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Lecture 6

ANTC16 W6.docx

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Larry Sawchuk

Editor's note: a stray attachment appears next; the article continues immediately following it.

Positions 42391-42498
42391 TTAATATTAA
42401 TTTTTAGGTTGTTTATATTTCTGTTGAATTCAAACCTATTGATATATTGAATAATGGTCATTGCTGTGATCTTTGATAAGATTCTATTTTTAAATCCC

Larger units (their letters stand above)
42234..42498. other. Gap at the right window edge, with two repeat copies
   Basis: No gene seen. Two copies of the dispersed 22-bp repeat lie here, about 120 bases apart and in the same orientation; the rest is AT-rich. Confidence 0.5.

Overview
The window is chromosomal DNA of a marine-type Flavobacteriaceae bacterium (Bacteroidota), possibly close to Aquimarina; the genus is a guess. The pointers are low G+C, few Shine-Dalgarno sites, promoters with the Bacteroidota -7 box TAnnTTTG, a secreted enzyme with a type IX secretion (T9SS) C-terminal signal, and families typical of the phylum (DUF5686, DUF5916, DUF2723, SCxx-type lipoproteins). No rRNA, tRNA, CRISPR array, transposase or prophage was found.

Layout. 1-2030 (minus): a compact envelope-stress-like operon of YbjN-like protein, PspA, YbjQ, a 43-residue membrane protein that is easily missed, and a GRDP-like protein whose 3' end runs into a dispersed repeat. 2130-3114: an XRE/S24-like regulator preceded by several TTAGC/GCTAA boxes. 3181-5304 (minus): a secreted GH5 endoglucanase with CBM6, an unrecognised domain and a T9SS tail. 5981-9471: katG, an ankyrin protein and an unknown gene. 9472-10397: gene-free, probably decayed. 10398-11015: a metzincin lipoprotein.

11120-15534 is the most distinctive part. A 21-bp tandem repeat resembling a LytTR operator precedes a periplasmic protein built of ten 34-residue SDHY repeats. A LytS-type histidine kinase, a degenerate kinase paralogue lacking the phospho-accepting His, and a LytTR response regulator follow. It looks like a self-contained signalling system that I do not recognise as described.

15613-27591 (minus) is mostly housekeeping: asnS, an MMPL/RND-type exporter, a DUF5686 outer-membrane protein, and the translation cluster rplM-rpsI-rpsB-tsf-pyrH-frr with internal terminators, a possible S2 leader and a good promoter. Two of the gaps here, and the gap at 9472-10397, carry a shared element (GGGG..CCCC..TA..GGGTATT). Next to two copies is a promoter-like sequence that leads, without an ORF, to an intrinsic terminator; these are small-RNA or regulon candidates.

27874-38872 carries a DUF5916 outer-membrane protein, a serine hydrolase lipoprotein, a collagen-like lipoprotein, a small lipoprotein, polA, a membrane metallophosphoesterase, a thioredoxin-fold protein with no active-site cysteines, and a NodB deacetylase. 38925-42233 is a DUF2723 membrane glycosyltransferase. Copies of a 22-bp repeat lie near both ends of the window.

ANTC16 W6 Midterm - Much more focused on details of short answer on lecture materials than textbook. Majority of details 100% come from lecture - Most of specific date will come from lecture than textbook, and more short/MC answers Lecture Outline: - Models of behavior: great apes and modern hunter-gatherers - Who were the Australopithecines Models of behavior - Homologies o A trait shares by 2 or more species thru inheritance from a common ancestor - Analogies o Trait shared by 2 or more species that is similar in function but unrelated evolutionarily o Will focus more on. Certain traits that use common ways of dealing with same environment or process that they need to deal with. The other aspect that we use is uniformitarianism = primary source of assumption o i.e. human arm – bat wings – butterfly eings Extant apes Behavior/social organization/fossils? - Sexual dimorphism in Gorillas: harms - Lack of sexual dimorphism in Gibbons: monogamous pairs - Large canine teeth: male competition over females - We try to come up with correlation between behavior and social organization fossils. o It is hard and almost impossible so we need to rely on these methods o Analogies are very important o Great apes like gorillas – anatomy behavior – sexual dimorphism is like harem-like behavior. Large males with large teeth and small females with small canine are always going to be in harm – and all sexual behavior will be dominated by males - Austrophelus o How is it similar to gorilla o We found many boyseye(sp?) males are bigger in size and teeth than females Chimpanzee - Similar behavioural patterns of o Continual sexuality o Friendship o Food sharing o Territoriality - There are complex behaviours and both humans and chimps are complex species with 5 MY of separate evolution - Not shared genetics for these complex behaviors What we share with chimps and a common ancestor is: Closest analog to humans - Social interaction based on individual recognition - Strong bond based on family relationships - Long term friendships o There is some in gorillas but not as much. Like look at cats, they don’t really do that - Sexual consciousness o Continual sexuality - Mutual care within the group o Food sharing - Recognition and defense of the group o Very territorial - Human/chimp separated 5 million yrs ago so not much shared genetic traits, but these were probably already present in common ancestor - It reflects what we assume that we split from chimps. If we both do these things, then so did austropehlus - What we share o The first 4 traits together applies that they were family-based. They would go out and come back to home group based on kin. *** o They would look after each other if one gets sick Hunter gatherers - Definition *** - What does it mean to be HG, why do we use this as model? o HG rely on nature for their subsistence o No farming or domestic animals except dogs o They are highly mobile, hunting in seasonal cycle o Small groups of nuclear families o Follow animals/herds o Egalitarianism with strong sharing ethos – no set leader, and the only division of labour is btwn sexes o They live as our ancestors did until 12,000 YA / agricultural revolution o uniformatarianism o Neolitic revolution put an end to us to be HG. We want to look at how this population live off landscape how these past issues survive 2 most famous ethnographic studies - !king o bushmen of Botswana Africa studied by Richard Lee and Harvard Expedition - nunamuit o of Alaska studied by Lewis BInford who focused on ethnoarchaeology and subsistence strategies Dobe !kung - Lee studied demography, kinship system, health, diet, disease, hunting practice, mobility, etc. there - “The god’s must be crazy” movie - Moved around in the landscape. There was man hunters and most of the anthropological study – what was remarkable in the study was they went in there thinking that all the things they consume were from hunting like meat. But majority of calorie came from women gathering. Women’s gathering was not credited back then. While it was called Man Hunter, it should have been called Man Hunter Women Gatherer. This is taken for granted today but was a great discovery back then - couldn’t develop the social ideological aspect of culture. - picture – boiling energy to get sickness out of him - picture – cave art. This is info we are trying to get at interms of social behavior. What is the sourt of data we can get at? Stones, bones, fossils, etc. but we will NEVER get their ideology, belief system etc *** nunamuit - Binford – developed ethnoarchaeological approaches - Started 2 things o Processual Archaeology movement  (quantitative nature of sci – approach of studying archeology)  people were more interested in change of pottery etc.  he was interested in what hunting strategies at the site. o Zooarcheology  Study of animal bones  hunting strategy and sub sistent strategies - Map showing where he went o Seal coat and complex social interaction o Red dot – where he studies – famous for hunting caribut, and there were remains of bone to study how they were butchered. They could also move to coast. good area to study modern HG - Model seating plan o Go out to hunting camp with men and draw how they sit around camp and socialize. They sit around the fire . when people eat bones, they would toss behind them which is called the toss zone o Drop zone - ??? missed o He can come up where each person has been doing o That way we will know by comparison how people were doing hunting back then Settlement strategies : foraging - Simplified or complex HG popn? o Simplied - !kung o Complex - nunamuit - Main feature of that diff – concept of storage. Simple foragers literally move around in landscape. !kung – entire group of individual live together around water. Each these forage for food – men hunt and women gatherer. Important pattern – individual pattern go to same place and move the entire camp when they have explored all the area. Immediate returns *** u go out, get what u need to eat, consume immediately. - Nunamuit is more complex. He calls them collectors of logistical pattern. Delayed return strategies. Rather than moving the whole camp when they run out of resources, they send specialized camp to bring ore resources. So they need to move the camp less. Of they are caribou specialists and they have bad year, they catch seal meat instead and cash seal meat at the beach. then they send teams to get seat meat to get that was in the freezer by the coast. - Doesn’t matter fossil specimens they are comewhat continual of these 2 models. Issues - Modern HG are not primitive people. o They have the same potential for social and technological complexity - They have intelligence. o They decide to follow adaptation in the environment they live in and don’t need technology - Not pristine, they have had contact with agricultural communities o They have been living in this system for a long time and have been contact and trade. o Most HG popn around today happen to live by agriculturalist. They choose not to be farmers. - They use their individual culture to cope with changing environment o Rather than using biology to adopt they use cultures - Yet, certain generalities can be observed Problems Some HG follow models of immediate returns. Since the 60s -70s and ppl have been using archeological record, we have seen negative side effects (Problem slide) - They don’t necessarily lie about data but change the data to suit their model. Supporting the info they want more o Prone to making archaeological material match ethnographic record - Soc antho not interested in acheologists. Soc anthro want to study kin ship. They don’t car about how HG lived. But archeologists are interested in HG - these studies don’t get at ideology or specific cultural behavior. Primate tree - no longer talking bout fossils and apes, now looking at human ancestry - timeline o end of miocene and Pliocene transition. Between 2-1.5 mya - many dff ppl think that _orrorin, _ and __ have only genes. Time period differences ***????? - In textbook there are diff classification that they are all together as one or diff species. We don’t know that they are 100 yrs away. We don’t know if they can interpret w one another. Earths primate - Period of rapid cooling n drying esp in Africa - Not that things are changing but it is rapid. 5 mya we had new species in a group called grass. It is a new form. And new species evolved to be able to eat grass. - 5mya we also see bipedalism becoming more common. In forests. The origin of bipedalism is not in in grasslands Environment, diet and australlipithecine origin - Major climatic changes in the late Miocene o Drying up of Mediterranean sea  which creates bridge and (no water barrier) o Breaking up of forests  shrinkage in forest  All Africa was forest. We only have earth near equator o Creation of mosaic environment – with more open areas, interspersed with forest patches  primate species like to eat tree food like trees and fruits. Reduction of trees = food sources gone. Effect in climatic change - Change in diet o Change in food availability o Less “tree” food o More open ground foraging o i.e. seed, grass, roots - Change in dentition o Changes reflected in their diet